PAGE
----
In the spring of 1912, the Duchess of Rutland took both Diana and Marjorie Manners to the grand cotillion given by Mrs F.J. Mackey in honour of her niece, Constance Willard, who was shortly to make her return journey to the States aboard the 'Titanic'.
 
May 27, 2007
3,917
23
173
Hello Martin,
Thanks for the links. Lady Diana was lovely but she seems cold or lackluster in her photos. Irene is the opposite in that in her photo she seemed lively and peppy. In other words I'm saying that Irene transmitted her personality but Lady Diana seems dazed in some of her photos or cold in others. Heroine Chic perhaps? I don't think it's the way she posed either. I have unsmiling photos of Family Members taken at the time these look to be taken and they manage to get some of their personality across.

Although when all is said and done Lady Diana made the cover of Time so she certainly was doing well for herself.

I hope Miss Willard did alright on the Titanic and didn't lose any of her immediate family.
 
Mar 20, 2007
734
1
123
Hello George

I quite agree, Lady Diana does nothing for me either. It is hard to appreciate exactly WHY people went weak-at-the-knees when she walked into a room. That said - and say it we have, repeatedly - times and tastes change. Remember, aristocrats were still celebrities in the early decades of the century and a duchess's daughter was accorded more coverage than a fledgling movie star. I suppose there are also the more ephemeral qualities of grace, charm and humour which can't be transmitted in a photograph (although Irene Castle seemingly managed it!)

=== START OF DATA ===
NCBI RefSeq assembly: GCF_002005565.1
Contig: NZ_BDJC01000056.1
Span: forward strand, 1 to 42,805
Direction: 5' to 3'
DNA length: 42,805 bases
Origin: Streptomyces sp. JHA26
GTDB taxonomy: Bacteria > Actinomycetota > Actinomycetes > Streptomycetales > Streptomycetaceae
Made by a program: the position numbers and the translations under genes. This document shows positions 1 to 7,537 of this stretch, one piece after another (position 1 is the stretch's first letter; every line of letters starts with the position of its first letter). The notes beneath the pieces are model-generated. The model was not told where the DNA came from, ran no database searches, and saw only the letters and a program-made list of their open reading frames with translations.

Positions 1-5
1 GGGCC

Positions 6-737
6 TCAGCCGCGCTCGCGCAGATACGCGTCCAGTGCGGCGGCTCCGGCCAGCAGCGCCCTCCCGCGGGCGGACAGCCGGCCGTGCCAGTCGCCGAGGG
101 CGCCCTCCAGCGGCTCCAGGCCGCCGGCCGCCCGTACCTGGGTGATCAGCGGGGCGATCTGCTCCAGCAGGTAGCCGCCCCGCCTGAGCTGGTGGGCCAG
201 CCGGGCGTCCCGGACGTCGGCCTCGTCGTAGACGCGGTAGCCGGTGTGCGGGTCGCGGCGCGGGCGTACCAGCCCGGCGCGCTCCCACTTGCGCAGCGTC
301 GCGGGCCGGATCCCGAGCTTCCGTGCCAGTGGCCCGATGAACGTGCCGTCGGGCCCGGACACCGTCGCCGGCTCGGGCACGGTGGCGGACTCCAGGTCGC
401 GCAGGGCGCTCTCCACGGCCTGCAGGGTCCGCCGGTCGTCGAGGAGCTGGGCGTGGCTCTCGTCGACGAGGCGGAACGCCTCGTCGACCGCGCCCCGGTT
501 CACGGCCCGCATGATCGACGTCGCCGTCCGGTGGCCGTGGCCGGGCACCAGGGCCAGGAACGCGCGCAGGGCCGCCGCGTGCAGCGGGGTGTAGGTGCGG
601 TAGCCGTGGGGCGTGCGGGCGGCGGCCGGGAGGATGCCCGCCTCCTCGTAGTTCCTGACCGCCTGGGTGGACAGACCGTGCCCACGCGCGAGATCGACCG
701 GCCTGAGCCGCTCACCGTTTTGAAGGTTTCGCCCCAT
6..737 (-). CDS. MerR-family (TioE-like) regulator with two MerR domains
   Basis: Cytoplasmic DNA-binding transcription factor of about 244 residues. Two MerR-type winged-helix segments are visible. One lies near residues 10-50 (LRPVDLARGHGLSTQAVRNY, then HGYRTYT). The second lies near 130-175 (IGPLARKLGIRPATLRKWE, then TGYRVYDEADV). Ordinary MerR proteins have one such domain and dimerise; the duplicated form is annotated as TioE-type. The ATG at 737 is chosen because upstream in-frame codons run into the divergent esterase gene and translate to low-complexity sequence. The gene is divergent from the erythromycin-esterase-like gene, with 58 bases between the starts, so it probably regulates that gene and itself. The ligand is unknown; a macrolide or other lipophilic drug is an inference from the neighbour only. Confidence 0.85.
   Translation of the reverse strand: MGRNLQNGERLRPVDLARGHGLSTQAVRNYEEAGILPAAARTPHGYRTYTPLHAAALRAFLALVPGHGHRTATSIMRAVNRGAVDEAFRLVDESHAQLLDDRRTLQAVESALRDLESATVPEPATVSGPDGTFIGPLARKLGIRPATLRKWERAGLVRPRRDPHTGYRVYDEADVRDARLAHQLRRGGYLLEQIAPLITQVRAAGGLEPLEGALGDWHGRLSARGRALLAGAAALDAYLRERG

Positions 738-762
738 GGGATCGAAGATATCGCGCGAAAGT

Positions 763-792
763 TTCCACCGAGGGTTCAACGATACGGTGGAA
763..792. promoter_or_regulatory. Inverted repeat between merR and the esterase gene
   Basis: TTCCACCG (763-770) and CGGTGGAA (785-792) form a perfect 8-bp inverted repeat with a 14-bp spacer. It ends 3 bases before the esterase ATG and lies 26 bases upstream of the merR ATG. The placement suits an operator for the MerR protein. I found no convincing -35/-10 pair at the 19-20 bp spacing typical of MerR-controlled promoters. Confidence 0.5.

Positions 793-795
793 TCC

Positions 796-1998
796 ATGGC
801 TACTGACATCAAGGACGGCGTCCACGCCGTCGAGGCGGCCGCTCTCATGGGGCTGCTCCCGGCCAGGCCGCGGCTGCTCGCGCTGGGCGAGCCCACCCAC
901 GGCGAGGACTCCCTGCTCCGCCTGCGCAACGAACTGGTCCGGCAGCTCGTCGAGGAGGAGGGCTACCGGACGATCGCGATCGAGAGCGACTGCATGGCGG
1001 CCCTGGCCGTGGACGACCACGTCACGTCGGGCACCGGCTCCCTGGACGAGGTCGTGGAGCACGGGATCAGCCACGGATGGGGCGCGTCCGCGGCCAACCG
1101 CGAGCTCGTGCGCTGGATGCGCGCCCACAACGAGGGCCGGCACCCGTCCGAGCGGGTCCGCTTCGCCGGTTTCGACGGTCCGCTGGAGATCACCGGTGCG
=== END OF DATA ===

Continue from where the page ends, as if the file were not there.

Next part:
Lady Diana had golden hair, dazzlingly blue eyes and a really wonderful complexion. One writer compared her to Helen of Troy, another to the Queen of Jericho. And I think it was Violet Trefusis (née Keppel) who wrote that, with such an angelic face, she ought to have carried either a sword or a trumpet. But not everybody was impressed. Margot Asquith (Lady Duff Gordon's great chum) said that Diana's looks were everything she most disliked, 'German-Greek', whilst one little girl, having been told that she was about to see the most beautiful woman in the world, exclaimed with disappointment when Diana arrived:

'But Mummy! She looks like a sheep!'

Don't worry, Constance Willard didn't lose any relatives in the sinking. Although only a young girl, she was travelling alone - William and Lucile Carter, social acquaintances of Mrs Mackey, kept an eye on her throughout the voyage.
 
May 27, 2007
3,917
23
173
Howdy Martin,

I'm going to get a Irene Castle bio from the Library. She does look like a Dapper flapper. I was curious about her in High School but kind of forgot about her although I'd catch glimpses of her through studying and reading about early Hollywood. I've gotten curious about her again. I remember watching a movie about her and Vernon starring Ginger Rogers and Fred Astaire on AMC back in the early '90's. Quite a show.

I agree about Lady Diana. She does look like the Anglo-Saxon ideal of beauty prevalent at the time and she does have classic features but no life in them. Hence I will call her Lady Doll. Cause she's a beautiful (yes, I give her that with Classic features) but a lifeless Lady Doll in her Photo's.
happy.gif
But that's just my humble opinion. Actually right now I have to say that my favorite beauty of the Gilded age is Annette Kellerman. A multi-talented sparkly yet soulful in a way too. She knew how to pose yet her was able like Irene Castle to project her personality into her photo's

quote:

Don't worry, Constance Willard didn't lose any relatives in the sinking. Although only a young girl, she was travelling alone - William and Lucile Carter, social acquaintances of Mrs Mackey, kept an eye on her throughout the voyage.
That's good! I wonder if anything about Constance made an appearance in Mrs. Carter's Petition For Divorce from Mr. Carter? Or if she was called for a witness. Probably not.​
 

Similar threads

Similar threads